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"Temple" Root Vegetable Soup

Looks so boring, tasted so good...

Yesterday we had our first major snow which made the whole world mono-chromatically beautiful and strangely silent; a complete absence of sound that was -- at first -- worrisome and then strangely soothing. Some of the snow melted in the night and then a chill set in, so today has been about icy walkways, icicles hanging from the gutters and windows and proper cold.

The cats are thrilled because, for probably the first time ever, I moved the thermostat from 68F to 72F (woohoo...) and they are both taking naps in front of separate heating units as I write this. Rather than lying next to a radiator to indicate my feelings about the cold, my mind turned to what I could eat that would fit in with the weather - bearing in mind that I am on day six of a week without ordering groceries in order to empty my fridge through fridge and freezer forage before filling the fridge anew for the arrival of guests.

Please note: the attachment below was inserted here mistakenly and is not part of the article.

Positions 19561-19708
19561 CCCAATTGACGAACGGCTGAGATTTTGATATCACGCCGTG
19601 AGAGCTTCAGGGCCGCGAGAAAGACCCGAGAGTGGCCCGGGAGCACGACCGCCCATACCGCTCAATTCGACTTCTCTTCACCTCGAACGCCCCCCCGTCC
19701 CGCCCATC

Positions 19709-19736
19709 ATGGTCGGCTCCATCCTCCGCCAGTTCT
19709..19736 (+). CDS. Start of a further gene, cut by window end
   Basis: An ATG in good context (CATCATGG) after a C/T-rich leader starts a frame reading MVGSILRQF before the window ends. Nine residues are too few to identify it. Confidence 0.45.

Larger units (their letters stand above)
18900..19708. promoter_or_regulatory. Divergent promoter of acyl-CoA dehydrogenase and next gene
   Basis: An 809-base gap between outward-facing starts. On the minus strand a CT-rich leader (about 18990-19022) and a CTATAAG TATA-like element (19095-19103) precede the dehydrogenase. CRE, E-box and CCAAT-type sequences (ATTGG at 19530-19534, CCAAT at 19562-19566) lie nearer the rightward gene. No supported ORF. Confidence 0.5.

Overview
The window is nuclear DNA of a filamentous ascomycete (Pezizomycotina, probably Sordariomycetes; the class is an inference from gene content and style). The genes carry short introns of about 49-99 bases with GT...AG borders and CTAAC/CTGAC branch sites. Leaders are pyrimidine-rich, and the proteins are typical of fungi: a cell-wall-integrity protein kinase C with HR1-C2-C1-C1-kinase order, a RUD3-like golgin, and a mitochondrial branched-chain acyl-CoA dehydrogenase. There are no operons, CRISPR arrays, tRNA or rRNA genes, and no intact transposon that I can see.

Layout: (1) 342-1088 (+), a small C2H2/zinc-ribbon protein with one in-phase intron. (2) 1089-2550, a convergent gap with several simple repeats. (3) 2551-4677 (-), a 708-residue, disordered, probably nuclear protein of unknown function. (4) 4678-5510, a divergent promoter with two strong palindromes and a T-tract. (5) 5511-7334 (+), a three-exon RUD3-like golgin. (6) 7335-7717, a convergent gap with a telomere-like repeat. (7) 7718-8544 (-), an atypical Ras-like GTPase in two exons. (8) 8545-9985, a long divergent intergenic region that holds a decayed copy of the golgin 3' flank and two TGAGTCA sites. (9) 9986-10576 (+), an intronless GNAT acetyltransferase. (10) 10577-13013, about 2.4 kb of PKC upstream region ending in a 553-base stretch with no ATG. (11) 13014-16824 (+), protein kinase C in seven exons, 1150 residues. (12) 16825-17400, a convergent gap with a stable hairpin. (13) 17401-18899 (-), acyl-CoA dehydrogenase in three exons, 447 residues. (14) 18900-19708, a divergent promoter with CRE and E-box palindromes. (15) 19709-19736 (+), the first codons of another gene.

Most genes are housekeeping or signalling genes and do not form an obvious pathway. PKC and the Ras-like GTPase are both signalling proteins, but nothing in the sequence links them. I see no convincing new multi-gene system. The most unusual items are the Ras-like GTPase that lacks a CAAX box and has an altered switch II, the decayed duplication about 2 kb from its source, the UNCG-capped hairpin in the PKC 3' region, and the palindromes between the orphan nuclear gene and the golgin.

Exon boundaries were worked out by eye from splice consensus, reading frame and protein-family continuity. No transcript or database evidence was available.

This dish fit the day and the mood perfectly: restorative, calming and nourishing. I used dashi because I wanted to be reminded of Japanese temple food, but you could use chicken or vegetable stock instead. The lovely thing about this soup is that despite its simplicity it is not boring -- the broth is delicious and you can taste the distinct flavor of each and every vegetable.

2 cups of root vegetables, peeled and cut into bite-sized pieces (I used carrot, parsnip, turnip, sweet potato and yellow onion and tried to cut the vegetables into different shapes to add some visual contrast to the soup as well as to allow them to cook at the same rate even though some cook faster than others)

1 1/2 cups stock of your choice

2 tsps soy sauce

2 tsps Sake or Vermouth

Place the vegetables in a small saucepan and add the liquid.

Turn the heat to medium-low and cook for eight minutes. That should ensure that each vegetable is cooked through. If not, cook for an additional couple of minutes since my timing is based on the size of my vegetables and yours may vary.


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